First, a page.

On Wednesday, the NSW Supreme Court (In the matter of HIH Insurance Limited (In Liq)) confirmed that Australian courts will accept ‘indirect’ or ‘market-based’ causation to prove claims relating to misleading and deceptive conduct. The decision is the last case to be decided in the long running litigation that followed the HIH collapse in 2001, resulting from inaccuracies in HIH’s 1999 and 2000 financial statements. Given the egregious conduct resulting in the HIH collapse, this case provided the perfect circumstances to apply a market-based causation test.

Market-based causation, or ‘fraud on the market’, is accepted in overseas jurisdictions including the US. However, until now, no Australian court has specifically accepted or rejected market-based causation in Australia in this context.

In the judgment, Justice Brereton held, ‘I do not see how the absence of direct reliance by the plaintiffs on the overstated accounts denies that the publication of those accounts caused them loss, if they purchased shares at a price set by a market which was inflated by the contravening conduct: the contravening conduct caused the market on which the shares traded to be distorted, which in turn caused loss to investors who acquired the shares in that market at the distorted price. In the absence of any suggestion that any of the plaintiffs knew the truth about, or were indifferent to, the contravening conduct, but proceeded to buy the shares nevertheless. I conclude that “indirect causation” is available and direct reliance need not be established.’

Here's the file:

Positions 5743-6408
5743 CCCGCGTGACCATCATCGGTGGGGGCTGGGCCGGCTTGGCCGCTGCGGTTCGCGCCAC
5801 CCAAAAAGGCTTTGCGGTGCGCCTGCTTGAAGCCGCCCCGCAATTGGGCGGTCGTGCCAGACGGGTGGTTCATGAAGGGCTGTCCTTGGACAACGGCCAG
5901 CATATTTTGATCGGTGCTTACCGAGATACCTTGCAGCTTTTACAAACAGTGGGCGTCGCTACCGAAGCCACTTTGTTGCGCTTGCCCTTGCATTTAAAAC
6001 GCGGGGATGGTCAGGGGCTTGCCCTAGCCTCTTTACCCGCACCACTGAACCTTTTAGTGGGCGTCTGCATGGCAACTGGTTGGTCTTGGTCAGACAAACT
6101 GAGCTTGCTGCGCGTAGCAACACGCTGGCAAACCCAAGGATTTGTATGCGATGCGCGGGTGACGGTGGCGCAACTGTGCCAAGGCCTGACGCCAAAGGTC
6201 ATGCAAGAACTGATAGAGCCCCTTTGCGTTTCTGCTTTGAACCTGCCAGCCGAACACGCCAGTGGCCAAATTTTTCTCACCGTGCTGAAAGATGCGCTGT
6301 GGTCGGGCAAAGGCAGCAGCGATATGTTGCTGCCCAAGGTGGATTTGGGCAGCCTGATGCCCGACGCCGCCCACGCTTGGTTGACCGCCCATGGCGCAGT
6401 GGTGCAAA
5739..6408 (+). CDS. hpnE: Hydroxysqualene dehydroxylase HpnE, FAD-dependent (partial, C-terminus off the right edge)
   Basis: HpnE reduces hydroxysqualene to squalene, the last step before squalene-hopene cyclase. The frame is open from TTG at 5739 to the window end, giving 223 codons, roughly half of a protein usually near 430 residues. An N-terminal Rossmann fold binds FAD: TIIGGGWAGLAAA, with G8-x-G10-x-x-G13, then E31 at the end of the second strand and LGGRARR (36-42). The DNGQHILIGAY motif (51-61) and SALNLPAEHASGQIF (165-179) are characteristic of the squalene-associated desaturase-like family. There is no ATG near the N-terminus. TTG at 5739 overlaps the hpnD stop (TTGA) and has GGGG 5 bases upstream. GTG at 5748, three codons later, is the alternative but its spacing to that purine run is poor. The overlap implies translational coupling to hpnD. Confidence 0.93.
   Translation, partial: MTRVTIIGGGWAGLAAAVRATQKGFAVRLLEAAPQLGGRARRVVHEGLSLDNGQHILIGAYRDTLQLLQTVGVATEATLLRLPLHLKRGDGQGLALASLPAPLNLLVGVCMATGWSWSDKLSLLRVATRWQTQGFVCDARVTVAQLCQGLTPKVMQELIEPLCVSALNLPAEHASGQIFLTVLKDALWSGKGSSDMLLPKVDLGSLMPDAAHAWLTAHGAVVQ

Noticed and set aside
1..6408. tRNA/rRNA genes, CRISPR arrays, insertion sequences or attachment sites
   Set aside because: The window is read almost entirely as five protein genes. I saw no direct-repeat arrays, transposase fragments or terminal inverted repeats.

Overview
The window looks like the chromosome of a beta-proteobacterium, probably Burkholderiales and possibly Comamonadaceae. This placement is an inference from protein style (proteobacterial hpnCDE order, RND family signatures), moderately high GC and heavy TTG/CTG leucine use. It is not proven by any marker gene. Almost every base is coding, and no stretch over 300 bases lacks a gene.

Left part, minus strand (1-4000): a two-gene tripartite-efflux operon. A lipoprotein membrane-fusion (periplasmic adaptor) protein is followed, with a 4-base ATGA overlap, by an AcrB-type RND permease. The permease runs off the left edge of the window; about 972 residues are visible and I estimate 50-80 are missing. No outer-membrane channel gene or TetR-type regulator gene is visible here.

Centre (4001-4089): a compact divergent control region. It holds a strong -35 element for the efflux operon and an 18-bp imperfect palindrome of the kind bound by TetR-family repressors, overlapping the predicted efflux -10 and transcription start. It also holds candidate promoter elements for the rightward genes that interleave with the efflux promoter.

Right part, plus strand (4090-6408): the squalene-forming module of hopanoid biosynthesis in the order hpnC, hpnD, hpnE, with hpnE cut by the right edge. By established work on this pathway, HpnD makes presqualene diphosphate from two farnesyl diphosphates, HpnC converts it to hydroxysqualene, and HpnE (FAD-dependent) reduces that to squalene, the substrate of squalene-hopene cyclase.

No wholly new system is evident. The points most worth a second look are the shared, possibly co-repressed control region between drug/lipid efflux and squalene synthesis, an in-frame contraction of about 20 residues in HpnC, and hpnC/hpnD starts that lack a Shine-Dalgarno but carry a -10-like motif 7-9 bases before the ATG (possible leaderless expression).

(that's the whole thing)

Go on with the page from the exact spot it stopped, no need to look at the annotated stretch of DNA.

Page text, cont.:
Given the wide-ranging ramifications for insurers and litigation funders alike, the decision will almost certainly be appealed. In our view, market-based causation will not be truly settled giving commercial certainty until the High Court determines the issue.The decision in In the matter of HIH Insurance Limited (In Liq) is not a class action proceeding, however, market-based causation will most likely be transferred to that context given the Court’s ruling, subject to any appeal.

We have previously reported on the glacial trend of Australian courts suggesting that plaintiffs will be allowed to prove loss indirectly in securities litigation. In March 2015, we reported on the Federal Court’s comments in Grant-Taylor v Babcock & Brown Limited that investors may be able to prove losses indirectly for failure to disclose information. In September 2015, the Full Federal Court held that indirect causation was arguable for the purposes of a pleading dispute in Caason Investments Pty Ltd & Anor v Simon Cao & Others.

Also see ‘Causation and Reliance in Australian Shareholder Class Actions’ in DLA Piper’s Corporate Insurance Trends 2015.